Snagged from osewalrus:
What are the five most important (not necessarily favorite) works of fiction that you read, and why?
1. Witch’s Sister: The first book I ever bought for myself. When your allowance is seventy-five cents a week, you agonize over every book you buy, wanting to make sure it’s going to be worth the money. I saved up for this book for two months, going to the bookstore every weekend to stare at the cover and try to imagine the plot, play-acting it with a friend, until I could finally buy it. All the effort I put into imagining the story, my love of the book when I finally read it, and my frustration when the series took a real downturn after the first three books, feeling like I could have written it better at that point, was what made me want to be a writer myself.
2. Bridge to Terabithia: It was the first book I’d ever read where the main character died. I didn’t know that was possible, and it had a huge impact on me as a reader and as a writer. Things change, no matter how much it hurts or how hard you resist.
3. Alvin Journeyman: This was sort of the flip side of Bridge to Terabithia. Where Terabithia taught me that change is inevitable, Journeyman gave me the perspective that change doesn’t have to be crisis and mourning; we’re all changing all the time, trading innocence for experience, and that painful as it can be, the alternative is stagnation.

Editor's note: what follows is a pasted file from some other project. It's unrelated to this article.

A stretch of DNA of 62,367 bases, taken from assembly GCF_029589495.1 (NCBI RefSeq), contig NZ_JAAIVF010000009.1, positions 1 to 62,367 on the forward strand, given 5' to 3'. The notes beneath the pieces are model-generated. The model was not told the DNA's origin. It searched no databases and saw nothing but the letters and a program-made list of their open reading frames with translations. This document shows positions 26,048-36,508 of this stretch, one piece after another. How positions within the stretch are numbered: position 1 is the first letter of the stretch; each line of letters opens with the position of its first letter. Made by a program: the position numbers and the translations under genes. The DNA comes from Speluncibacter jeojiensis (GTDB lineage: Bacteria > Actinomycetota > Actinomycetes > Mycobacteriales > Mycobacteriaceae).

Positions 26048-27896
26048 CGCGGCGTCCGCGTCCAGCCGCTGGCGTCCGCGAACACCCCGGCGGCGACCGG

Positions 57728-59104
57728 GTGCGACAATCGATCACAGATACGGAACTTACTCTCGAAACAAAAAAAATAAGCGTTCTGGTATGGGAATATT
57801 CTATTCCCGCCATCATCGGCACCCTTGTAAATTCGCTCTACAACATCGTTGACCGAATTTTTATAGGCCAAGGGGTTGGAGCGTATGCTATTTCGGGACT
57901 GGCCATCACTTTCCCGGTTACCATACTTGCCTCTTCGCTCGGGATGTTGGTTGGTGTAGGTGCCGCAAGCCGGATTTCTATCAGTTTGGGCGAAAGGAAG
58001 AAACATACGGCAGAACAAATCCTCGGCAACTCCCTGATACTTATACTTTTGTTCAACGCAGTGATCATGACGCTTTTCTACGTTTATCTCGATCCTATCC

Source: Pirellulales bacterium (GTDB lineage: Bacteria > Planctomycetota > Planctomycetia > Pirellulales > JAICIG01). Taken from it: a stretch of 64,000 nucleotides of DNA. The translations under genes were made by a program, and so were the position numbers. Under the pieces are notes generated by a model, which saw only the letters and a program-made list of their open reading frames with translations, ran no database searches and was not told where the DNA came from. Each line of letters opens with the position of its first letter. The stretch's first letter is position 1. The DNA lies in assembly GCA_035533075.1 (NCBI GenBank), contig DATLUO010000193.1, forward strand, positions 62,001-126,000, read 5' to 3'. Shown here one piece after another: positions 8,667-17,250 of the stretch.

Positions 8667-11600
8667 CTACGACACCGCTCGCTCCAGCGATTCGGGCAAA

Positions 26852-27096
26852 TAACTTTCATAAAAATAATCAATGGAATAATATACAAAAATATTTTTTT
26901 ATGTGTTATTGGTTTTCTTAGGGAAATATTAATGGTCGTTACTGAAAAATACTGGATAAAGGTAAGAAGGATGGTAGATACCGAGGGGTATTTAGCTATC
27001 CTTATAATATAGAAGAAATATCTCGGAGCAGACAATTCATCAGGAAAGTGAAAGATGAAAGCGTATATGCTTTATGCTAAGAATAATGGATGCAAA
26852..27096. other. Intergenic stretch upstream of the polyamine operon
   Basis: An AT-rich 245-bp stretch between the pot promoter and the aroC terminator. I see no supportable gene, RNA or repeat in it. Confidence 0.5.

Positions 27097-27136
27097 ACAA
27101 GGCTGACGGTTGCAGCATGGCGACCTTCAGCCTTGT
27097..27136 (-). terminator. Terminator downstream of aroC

4. Stranger in a Strange Land: Despite some of its flaws, the book really made me think about what it meant to go through life half-awake or to truly pay attention; that if you spend your life enduring situations you don’t like, you waste years waiting for a better life that never comes. Paying attention means confronting pain instead of ignoring it, but it also means a far richer present.
5. A Wind in the Door: Number five was a toss-up between several books by different authors, but I have to include something about the impact Madeleine L’Engle has had on me. This was the first book that really resonated with me, where I felt a kinship with the main character, her intelligence, her awkwardness, her outsider status, her anger. It’s an honest book, which at the time was a very rare thing in children’s literature. Madeleine L’Engle’s characters live in a world where religion subtly imbues everything, and where families are well-intentioned and deeply loving despite their imperfections; I feel like the world she creates reflects my own.